More reports from mobile operators, and teleshopping windows has become disturbing
During the coronavirus pandemic, the number of radio frequency interferences reported to the NMHH has increased 1.5 times compared to the same period last year, which is also 29 percent higher than the figures in February. Not only have the number of interferences increased, but an additional factor is that mobile operators may be monitoring the seamlessness of their services more closely considering the increased traffic and they may report heir findings more frequently. The increase was mainly a result of reports from mobile operators.
The Authority has received 72 percent more complaints in programme surveillance during the pandemic than in the month before or during the same period last year. During the pandemic, reports have primarily concerned teleshopping windows and the protection of minors, while some submissions complained mostly about unbalanced information.
Exponentially growing demand for NMHH’s e-services
As of March 16, the Authority has been using only customer service channels that do not require personal contact, and in-person customer service has been suspended due to the pandemic. Probably this has also contributed to the fact that a quarter fewer official cases were initiated from the customer service during the last month compared to the same period last year. At the same time, also due to mandatory regulations, an increasing number of people use e-services, i.e. the NMHH’s Data Gateway: in March this year, there were already 77 percent more administrative proceedings of this type compared to the same period of the previous year. On the other hand, the number of announcements of infocommunications construction has dropped to close to a quarter, presumably due to the stagnation of investments.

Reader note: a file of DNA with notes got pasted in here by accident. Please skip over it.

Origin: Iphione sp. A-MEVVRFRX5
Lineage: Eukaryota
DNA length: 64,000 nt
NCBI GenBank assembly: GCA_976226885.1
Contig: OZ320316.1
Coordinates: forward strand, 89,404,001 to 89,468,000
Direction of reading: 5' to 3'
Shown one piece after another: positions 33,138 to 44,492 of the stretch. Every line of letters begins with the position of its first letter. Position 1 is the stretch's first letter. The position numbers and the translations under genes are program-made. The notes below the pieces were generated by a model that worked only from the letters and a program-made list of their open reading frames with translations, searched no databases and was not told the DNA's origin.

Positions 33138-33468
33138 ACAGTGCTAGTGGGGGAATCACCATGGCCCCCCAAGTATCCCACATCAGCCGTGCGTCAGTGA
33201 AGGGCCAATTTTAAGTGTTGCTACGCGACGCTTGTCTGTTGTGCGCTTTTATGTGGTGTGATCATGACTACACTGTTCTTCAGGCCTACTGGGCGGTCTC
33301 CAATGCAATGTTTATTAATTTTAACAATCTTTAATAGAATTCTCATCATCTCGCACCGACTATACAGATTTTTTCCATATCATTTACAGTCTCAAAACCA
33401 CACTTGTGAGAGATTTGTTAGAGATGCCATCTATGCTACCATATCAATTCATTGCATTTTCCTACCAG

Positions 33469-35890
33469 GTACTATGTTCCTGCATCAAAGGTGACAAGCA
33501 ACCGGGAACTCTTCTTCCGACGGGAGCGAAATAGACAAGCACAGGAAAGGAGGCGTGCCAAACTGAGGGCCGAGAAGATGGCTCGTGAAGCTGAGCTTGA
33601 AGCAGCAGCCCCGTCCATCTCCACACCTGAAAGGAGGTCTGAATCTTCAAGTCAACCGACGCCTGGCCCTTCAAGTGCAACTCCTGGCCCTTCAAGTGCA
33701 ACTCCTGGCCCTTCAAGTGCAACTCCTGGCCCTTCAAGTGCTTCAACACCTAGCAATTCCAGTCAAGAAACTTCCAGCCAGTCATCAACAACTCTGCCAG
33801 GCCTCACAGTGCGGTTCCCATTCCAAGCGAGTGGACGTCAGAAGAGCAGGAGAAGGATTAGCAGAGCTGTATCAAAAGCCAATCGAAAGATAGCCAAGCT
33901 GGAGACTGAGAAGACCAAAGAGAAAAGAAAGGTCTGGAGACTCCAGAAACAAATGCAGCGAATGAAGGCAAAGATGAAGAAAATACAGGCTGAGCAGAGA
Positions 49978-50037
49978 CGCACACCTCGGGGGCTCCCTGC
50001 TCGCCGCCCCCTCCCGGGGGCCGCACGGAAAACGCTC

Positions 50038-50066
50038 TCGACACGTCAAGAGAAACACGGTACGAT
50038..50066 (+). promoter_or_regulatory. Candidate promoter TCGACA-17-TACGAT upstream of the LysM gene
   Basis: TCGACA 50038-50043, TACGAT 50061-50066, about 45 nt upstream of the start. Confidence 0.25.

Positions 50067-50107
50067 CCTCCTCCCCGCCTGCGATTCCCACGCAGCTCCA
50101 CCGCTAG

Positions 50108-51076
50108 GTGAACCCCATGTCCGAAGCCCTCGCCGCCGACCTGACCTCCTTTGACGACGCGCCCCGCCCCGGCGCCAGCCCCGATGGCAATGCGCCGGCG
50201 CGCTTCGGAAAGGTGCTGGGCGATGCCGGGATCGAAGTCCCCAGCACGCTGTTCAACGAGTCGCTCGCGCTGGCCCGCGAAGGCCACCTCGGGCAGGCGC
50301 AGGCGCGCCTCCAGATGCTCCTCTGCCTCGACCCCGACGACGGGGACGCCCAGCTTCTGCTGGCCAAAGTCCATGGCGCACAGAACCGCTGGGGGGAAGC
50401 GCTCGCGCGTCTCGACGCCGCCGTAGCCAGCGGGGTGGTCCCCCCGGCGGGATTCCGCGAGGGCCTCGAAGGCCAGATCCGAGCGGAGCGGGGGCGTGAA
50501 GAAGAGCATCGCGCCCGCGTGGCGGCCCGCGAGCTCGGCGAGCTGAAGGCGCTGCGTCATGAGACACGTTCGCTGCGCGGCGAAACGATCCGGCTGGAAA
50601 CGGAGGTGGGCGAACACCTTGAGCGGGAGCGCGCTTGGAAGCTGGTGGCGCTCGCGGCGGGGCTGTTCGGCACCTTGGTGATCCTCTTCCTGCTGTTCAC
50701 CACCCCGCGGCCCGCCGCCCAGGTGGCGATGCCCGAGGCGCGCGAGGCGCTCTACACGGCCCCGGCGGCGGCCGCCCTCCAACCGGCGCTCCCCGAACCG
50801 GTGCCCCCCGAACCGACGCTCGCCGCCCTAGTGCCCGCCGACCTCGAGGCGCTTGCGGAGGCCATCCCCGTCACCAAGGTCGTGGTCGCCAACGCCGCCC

Operating under the auspices of the National Media and Infocommunications Authority, the Media and Infocommunications Commissioner has received 25 percent more complaints in the past month than during the same period of last year. A significant proportion of cases were related to infocommunications, and in one fifth of these cases the customers referred to the coronavirus. For example, the complainants would like to avoid the service provider performing personal work in their homes or would not like to amend the contracts in person. In other cases, the complainant urged the connection of their Internet service or asked for a waiver of the fee for the suspension of the service for the period they moved to their relatives during the pandemic. The coronavirus has magnified the discontent rather than changed the proportions: the current distribution of complaints is the same as before the pandemic.
There have also been reports of scaremongering
Internet Hotline, the NMHH’s non-official legal aid service, received 1.5 times more reports between mid-March and mid-April than in the previous months. A new element is that during the pandemic, several alerts about fake news were registered by the staff compared to a single one received by the service earlier this year, although neither the National Media and Infocommunications Authority, nor the Internet Hotline operating within the Authority as a hotline, has the power to investigate or sanction misleading online news sources. Amounting to over half of the cases, reports about fake news related to the pandemic that may give rise to suspicion of scaremongering are sent by the Internet Hotline to the police for further investigation. The number of reports about phishing and content harmful to minors has also multiplied this year: from the former category compared to the same period last year, and from the latter compared to the whole last year over twice the amount of reports have been received.
Although a significant portion of NMHH employees are now working remotely, our colleagues, in spite of the changed situation, still process the submission in a flexible and smooth manner, meeting the procedural deadlines.